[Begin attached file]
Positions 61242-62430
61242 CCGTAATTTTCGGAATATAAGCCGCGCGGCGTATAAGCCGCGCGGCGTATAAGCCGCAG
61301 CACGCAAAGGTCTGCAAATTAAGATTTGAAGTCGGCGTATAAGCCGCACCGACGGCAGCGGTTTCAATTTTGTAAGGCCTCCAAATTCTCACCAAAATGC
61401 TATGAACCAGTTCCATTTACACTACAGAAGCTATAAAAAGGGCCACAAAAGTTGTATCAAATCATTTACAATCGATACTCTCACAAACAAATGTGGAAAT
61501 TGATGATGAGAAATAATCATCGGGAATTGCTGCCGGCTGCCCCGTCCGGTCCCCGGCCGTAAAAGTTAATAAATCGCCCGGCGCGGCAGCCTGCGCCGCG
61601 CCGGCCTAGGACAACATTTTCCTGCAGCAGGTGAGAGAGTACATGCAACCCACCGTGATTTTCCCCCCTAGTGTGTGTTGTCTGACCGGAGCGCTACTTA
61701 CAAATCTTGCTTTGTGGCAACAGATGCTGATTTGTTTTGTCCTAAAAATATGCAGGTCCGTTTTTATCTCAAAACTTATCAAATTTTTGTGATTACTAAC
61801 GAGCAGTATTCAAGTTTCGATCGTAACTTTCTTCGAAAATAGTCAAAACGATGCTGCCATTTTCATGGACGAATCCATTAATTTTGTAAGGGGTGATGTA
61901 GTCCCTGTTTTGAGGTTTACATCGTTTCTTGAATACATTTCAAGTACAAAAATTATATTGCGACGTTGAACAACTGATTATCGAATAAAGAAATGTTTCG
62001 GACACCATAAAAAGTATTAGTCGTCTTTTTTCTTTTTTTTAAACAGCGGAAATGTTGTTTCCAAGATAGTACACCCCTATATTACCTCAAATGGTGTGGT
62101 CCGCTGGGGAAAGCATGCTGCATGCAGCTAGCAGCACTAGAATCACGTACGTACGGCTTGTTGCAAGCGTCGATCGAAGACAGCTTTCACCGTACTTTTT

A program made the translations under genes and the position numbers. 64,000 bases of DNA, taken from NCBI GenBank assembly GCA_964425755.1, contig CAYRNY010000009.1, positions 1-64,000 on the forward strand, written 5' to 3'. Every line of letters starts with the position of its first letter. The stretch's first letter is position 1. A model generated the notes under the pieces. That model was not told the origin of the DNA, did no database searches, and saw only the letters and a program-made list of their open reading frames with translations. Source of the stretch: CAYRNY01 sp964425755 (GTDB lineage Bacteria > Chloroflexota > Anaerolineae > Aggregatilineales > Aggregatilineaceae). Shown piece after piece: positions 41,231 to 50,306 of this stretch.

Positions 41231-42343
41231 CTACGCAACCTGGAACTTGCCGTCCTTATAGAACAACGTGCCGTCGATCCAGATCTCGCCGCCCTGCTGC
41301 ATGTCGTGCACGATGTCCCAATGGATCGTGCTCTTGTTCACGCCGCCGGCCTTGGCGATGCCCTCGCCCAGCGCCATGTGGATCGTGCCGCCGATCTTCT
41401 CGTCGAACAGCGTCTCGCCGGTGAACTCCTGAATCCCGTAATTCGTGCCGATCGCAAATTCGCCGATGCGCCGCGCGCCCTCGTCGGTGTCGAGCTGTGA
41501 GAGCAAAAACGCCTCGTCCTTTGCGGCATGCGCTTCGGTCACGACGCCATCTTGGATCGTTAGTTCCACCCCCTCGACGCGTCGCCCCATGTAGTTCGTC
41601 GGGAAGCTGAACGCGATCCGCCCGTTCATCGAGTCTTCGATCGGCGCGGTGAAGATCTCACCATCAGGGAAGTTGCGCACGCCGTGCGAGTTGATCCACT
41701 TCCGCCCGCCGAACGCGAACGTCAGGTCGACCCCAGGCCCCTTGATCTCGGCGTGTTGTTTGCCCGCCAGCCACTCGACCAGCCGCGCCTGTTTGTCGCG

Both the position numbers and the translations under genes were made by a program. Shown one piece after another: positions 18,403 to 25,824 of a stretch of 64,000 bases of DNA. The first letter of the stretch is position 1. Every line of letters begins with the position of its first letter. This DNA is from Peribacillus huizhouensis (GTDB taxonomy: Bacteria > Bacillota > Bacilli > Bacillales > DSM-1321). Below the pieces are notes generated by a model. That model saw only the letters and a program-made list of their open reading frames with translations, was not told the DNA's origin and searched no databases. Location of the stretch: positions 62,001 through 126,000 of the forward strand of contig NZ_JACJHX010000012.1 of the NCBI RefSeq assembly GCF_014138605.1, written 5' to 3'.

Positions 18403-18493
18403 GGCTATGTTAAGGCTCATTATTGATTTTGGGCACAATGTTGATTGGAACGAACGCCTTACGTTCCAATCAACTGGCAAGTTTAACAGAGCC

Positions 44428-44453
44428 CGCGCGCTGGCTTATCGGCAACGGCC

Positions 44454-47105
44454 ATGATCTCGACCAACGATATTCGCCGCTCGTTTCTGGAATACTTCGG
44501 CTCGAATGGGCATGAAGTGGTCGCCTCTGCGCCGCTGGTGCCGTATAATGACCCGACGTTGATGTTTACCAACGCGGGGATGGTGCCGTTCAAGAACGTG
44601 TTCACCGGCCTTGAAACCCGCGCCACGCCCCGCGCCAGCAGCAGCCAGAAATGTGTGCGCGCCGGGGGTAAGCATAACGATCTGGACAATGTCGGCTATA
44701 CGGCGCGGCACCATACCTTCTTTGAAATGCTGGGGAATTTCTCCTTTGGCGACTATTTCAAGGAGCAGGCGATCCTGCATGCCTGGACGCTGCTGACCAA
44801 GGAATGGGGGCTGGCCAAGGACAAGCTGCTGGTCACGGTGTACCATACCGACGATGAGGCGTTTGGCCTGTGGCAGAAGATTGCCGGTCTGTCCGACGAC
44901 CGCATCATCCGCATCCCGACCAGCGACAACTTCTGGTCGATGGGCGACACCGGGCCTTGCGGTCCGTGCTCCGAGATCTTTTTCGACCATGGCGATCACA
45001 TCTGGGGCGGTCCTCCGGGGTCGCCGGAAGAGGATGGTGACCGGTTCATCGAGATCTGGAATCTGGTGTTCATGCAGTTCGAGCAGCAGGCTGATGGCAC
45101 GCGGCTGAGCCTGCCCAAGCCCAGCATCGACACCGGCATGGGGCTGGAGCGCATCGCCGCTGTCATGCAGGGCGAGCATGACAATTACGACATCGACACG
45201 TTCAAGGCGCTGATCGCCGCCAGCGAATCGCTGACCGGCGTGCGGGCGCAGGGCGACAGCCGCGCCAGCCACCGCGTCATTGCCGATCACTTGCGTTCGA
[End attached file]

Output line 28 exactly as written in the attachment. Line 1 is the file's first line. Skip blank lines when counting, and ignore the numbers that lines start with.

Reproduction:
44601 TTCACCGGCCTTGAAACCCGCGCCACGCCCCGCGCCAGCAGCAGCCAGAAATGTGTGCGCGCCGGGGGTAAGCATAACGATCTGGACAATGTCGGCTATA